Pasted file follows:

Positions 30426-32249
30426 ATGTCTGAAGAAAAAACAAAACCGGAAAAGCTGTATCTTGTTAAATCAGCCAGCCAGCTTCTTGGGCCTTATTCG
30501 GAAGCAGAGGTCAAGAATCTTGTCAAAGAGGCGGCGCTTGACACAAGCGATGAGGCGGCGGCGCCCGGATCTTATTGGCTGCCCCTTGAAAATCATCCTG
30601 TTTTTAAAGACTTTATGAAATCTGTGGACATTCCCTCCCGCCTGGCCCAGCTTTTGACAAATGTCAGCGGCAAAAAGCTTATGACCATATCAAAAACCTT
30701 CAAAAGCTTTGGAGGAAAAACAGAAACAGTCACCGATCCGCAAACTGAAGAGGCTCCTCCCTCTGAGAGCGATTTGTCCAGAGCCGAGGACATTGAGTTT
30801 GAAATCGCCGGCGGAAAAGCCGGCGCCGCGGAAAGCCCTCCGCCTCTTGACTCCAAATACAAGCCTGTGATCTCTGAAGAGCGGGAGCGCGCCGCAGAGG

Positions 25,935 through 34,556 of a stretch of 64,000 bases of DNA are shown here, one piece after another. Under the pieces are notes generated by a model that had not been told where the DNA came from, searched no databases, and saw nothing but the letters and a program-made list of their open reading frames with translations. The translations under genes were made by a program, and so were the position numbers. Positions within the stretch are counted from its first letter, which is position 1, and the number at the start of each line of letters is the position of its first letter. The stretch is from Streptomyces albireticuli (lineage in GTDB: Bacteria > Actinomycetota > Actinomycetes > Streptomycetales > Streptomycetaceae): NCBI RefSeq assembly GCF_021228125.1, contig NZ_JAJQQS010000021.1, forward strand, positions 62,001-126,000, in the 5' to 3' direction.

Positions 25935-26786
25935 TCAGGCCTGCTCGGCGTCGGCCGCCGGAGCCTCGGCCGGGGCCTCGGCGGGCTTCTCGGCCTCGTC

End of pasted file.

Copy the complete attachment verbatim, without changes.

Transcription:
Positions 30426-32249
30426 ATGTCTGAAGAAAAAACAAAACCGGAAAAGCTGTATCTTGTTAAATCAGCCAGCCAGCTTCTTGGGCCTTATTCG
30501 GAAGCAGAGGTCAAGAATCTTGTCAAAGAGGCGGCGCTTGACACAAGCGATGAGGCGGCGGCGCCCGGATCTTATTGGCTGCCCCTTGAAAATCATCCTG
30601 TTTTTAAAGACTTTATGAAATCTGTGGACATTCCCTCCCGCCTGGCCCAGCTTTTGACAAATGTCAGCGGCAAAAAGCTTATGACCATATCAAAAACCTT
30701 CAAAAGCTTTGGAGGAAAAACAGAAACAGTCACCGATCCGCAAACTGAAGAGGCTCCTCCCTCTGAGAGCGATTTGTCCAGAGCCGAGGACATTGAGTTT
30801 GAAATCGCCGGCGGAAAAGCCGGCGCCGCGGAAAGCCCTCCGCCTCTTGACTCCAAATACAAGCCTGTGATCTCTGAAGAGCGGGAGCGCGCCGCAGAGG

Positions 25,935 through 34,556 of a stretch of 64,000 bases of DNA are shown here, one piece after another. Under the pieces are notes generated by a model that had not been told where the DNA came from, searched no databases, and saw nothing but the letters and a program-made list of their open reading frames with translations. The translations under genes were made by a program, and so were the position numbers. Positions within the stretch are counted from its first letter, which is position 1, and the number at the start of each line of letters is the position of its first letter. The stretch is from Streptomyces albireticuli (lineage in GTDB: Bacteria > Actinomycetota > Actinomycetes > Streptomycetales > Streptomycetaceae): NCBI RefSeq assembly GCF_021228125.1, contig NZ_JAJQQS010000021.1, forward strand, positions 62,001-126,000, in the 5' to 3' direction.

Positions 25935-26786
25935 TCAGGCCTGCTCGGCGTCGGCCGCCGGAGCCTCGGCCGGGGCCTCGGCGGGCTTCTCGGCCTCGTC